The year is barely halfway over, but we already have some blue-chip contenders for 2019’s biggest PR disasters. Among them:
BOEING – Boeing, by a wide margin, has had the worst 2019 so far. Following plane crashes by Lion Air and Ethiopian Airlines that killed 346 people, countries around the globe began grounding Boeing’s 737 Max. Then, air travel authorities worldwide officially grounded the plane in March. Boeing has since been working to fix its flight control software, which is thought to have played a role in the crashes. Four months later, the crisis remains unresolved. The most damaging crises are those where you remain stuck without a clear resolution – think Malaysia Airlines when cable TV news covered its missing Flight 370 for months on end. Boeing finds itself in a similar situation, since it is unclear when its 737 Max planes may get the green light to fly again. Meanwhile, media are penning sidebar stories about the history of quality complaints at the facility that produces the 737 Max and whether flyers will trust the plane when it does return.
ROBERT KRAFT – The incredibly successful owner of the New England Patriots saw his personal life turn into a bad made-for-TV movie when he was charged “with two counts of soliciting sex as part of a wide-ranging investigation into prostitution and suspected human trafficking.” The colorful nature of the allegations – a billionaire NFL owner visiting a low-rent, strip mall massage parlor – made the story even more intriguing to journalists. He has fought the legal charges in court with some success, but the underlying facts seem clear: he paid money to women who performed sex acts on him. And with that, his stellar, grandfatherly reputation has vanished.
MOUNT EVEREST/NEPAL – Mount Everest, the world’s highest mountain, has been the ultimate achievement for mountain climbers since Sir Edmund Hillary and Tenzing Norgay first summited it in 1953. As they celebrated achieving what no one else had ever done, Hillary and Norgay couldn’t have imagined what would transpire on the mountain 66 years later. This year, 11 climbers died in a 16-day period, as traffic jams of people forced them to wait perilous lengths of time for their turn to try to reach the summit. Nepal’s tourism board has rejected calls to reduce the number of permits its issues to climbers, in part because the country is heavily dependent on the revenue.
NFL OFFICIALS – One of the NFL’s worst nightmares became real life in January when an egregiously bad pass interference call (technically a non-call) kept the New Orleans Saints from advancing to the Super Bowl. The NFL quickly acknowledged after the game that the referees bungled the call, but that didn’t stop it from dominating the media in the two weeks leading up to the Super Bowl, rather than more positive story lines. And, as an aftereffect, the NFL quietly changed its rules in the offseason on what plays are eligible for video review.
NIKE I – The global sports manufacturing powerhouse suffered a high-profile embarrassment when the best player in basketball, Zion Williamson, had his Nike shoe fall apart during one of the biggest games of the year. The broadcast even featured former President Obama, who was watching the game from the stands, mouthing, “His shoe broke.” To add injury to insult, Williamson suffered a knee sprain when his shoe blew out that prevented him from playing the rest of the regular season. How big of a deal was this? Nike lost about $1.1 billion in market cap in the immediate aftermath.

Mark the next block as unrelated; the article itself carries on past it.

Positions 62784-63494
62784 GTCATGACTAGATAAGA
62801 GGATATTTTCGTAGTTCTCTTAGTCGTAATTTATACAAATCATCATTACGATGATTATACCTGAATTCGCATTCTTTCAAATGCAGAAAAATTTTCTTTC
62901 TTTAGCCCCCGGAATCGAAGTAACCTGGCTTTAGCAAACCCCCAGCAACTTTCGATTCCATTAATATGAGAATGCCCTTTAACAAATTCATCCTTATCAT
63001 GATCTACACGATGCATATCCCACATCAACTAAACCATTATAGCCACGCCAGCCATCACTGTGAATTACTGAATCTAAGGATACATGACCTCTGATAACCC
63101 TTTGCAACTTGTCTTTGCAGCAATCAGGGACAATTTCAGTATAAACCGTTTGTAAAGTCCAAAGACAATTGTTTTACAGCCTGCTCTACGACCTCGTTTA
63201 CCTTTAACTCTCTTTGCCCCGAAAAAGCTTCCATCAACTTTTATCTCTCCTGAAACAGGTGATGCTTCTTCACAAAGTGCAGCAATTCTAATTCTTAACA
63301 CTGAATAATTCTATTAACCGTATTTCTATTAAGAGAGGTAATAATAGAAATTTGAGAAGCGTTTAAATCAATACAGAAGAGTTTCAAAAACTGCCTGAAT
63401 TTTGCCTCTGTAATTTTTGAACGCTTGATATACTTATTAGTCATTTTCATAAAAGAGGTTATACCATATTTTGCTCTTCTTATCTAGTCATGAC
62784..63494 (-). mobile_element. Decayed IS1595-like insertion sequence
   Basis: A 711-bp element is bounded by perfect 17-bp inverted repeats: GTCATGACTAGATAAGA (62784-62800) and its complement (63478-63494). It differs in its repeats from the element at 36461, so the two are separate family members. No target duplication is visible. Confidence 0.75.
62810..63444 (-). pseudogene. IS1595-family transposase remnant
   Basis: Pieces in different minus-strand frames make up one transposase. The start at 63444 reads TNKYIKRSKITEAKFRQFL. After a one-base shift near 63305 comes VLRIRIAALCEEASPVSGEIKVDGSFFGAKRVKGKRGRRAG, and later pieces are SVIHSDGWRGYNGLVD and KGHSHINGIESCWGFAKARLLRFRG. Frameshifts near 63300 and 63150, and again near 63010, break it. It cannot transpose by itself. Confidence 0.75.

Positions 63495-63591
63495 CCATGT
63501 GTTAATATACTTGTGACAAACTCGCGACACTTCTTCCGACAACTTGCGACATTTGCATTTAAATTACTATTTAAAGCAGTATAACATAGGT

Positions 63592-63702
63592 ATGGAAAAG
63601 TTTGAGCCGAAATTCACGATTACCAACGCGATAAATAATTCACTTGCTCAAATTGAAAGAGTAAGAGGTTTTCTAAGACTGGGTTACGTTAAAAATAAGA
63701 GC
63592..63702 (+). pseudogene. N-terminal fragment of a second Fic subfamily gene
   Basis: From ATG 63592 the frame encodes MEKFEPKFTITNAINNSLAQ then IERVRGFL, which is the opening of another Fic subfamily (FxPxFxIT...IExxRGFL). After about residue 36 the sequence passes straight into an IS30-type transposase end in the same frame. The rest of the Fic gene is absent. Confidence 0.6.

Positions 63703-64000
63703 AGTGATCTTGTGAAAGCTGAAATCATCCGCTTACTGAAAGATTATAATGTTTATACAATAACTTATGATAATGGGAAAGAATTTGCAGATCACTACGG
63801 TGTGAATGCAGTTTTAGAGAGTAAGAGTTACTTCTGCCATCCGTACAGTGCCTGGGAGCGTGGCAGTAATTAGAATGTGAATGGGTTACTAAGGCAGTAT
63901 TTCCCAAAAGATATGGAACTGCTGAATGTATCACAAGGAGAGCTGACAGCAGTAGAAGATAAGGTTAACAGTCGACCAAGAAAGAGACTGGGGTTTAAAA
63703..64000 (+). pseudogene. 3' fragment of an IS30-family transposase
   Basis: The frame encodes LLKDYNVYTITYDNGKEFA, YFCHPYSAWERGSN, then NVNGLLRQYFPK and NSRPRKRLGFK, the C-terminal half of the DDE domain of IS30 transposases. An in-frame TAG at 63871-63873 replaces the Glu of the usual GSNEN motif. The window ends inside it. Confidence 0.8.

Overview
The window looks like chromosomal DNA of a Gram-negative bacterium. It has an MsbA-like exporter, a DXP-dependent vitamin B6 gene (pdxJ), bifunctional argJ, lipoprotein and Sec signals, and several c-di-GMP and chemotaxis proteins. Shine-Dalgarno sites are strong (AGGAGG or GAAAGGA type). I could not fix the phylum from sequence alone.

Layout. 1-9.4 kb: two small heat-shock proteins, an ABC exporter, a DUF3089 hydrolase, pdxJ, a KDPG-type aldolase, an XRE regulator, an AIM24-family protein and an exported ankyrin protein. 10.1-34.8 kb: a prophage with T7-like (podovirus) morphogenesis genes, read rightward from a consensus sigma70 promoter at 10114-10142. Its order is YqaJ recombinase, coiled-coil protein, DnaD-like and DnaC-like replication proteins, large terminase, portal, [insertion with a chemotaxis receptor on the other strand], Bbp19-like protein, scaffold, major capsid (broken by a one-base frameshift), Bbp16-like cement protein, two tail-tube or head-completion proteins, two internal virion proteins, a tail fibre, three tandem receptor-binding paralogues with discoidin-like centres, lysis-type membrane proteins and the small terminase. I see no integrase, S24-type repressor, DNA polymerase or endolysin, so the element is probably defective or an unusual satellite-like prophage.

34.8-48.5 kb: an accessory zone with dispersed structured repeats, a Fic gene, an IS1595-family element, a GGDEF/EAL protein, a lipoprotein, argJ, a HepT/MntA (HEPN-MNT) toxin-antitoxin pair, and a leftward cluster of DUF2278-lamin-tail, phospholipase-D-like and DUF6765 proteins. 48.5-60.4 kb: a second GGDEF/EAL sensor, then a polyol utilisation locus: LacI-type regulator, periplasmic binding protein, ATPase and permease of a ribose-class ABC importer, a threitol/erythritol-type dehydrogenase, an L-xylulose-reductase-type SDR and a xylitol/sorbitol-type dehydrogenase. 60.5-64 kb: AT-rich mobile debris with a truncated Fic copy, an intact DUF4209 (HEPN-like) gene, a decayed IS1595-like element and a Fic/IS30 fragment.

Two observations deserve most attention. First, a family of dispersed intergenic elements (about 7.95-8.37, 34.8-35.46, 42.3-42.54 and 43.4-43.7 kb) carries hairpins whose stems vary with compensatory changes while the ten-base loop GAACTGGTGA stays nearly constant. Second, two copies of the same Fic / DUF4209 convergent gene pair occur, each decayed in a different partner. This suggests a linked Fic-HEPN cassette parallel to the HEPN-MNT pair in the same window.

NIKE II – Nike has gone all in with a marketing strategy that positions the company as socially progressive. From Colin Kapernick to Serena Williams to LeBron James, Nike has been aligning its brand with athletes who are known for social justice issues as much as they are for their performances on the field or court. But the company found itself playing defense for cutting endorsement compensation during maternity leave for some of its athletes. Nike acknowledged that policy, and vowed to change it after it received a barrage of public complaints from athletes and fans.
LORI LOUGHLIN and FELICITY HUFFMAN – While dozens of people were charged in a wide-ranging college admissions cheating scandal, well-known actresses Lori Loughlin and Felicity Huffman became the faces of the issue. In addition to facing a very real chance of jail time, both actresses saw their professional careers nosedive. Hallmark, for example, immediately dropped Loughlin from its stable of actors (she had appeared in a dozen of its movies) and the “Full House” reboot, “Fuller House,” went back into production without her.
APPLE – Apple has a habit of starting off a new year with a PR disaster. Last January, it was the company’s decision to quietly throttle iPhone performance to extend battery life. This January, it was a bug in the company’s Facetime software that let callers secretly listen in on the people they were calling. Making matters worse, Apple was slow to respond to the reports of the bug, giving media an opportunity to magnify the story even further.
THE DOMINICAN REPUBLIC – At least 11 Americans have died while vacationing this year in the Caribbean island, a number that Dominican Republic officials claim is statistically normal. But intrigue into the nature of the deaths caused media to focus on the issue, which has created a vicious cycle as additional tourists have died. Is there a conspiracy, or is it simply confirmation bias? Either way, the result has been devastating to the small country. Airlines are offering waivers and credits for passengers who cancel flights to the country, and it is now reeling from a 74 percent drop in tourism.
Jeremy Story is a Vice President at GroundFloor Media, where he co-leads the firm’s Crisis Communication & Reputation Management practice. He has more than 20 years experience helping companies ranging from start-ups to the Fortune 100 prepare for, manage, and recover from crisis issues.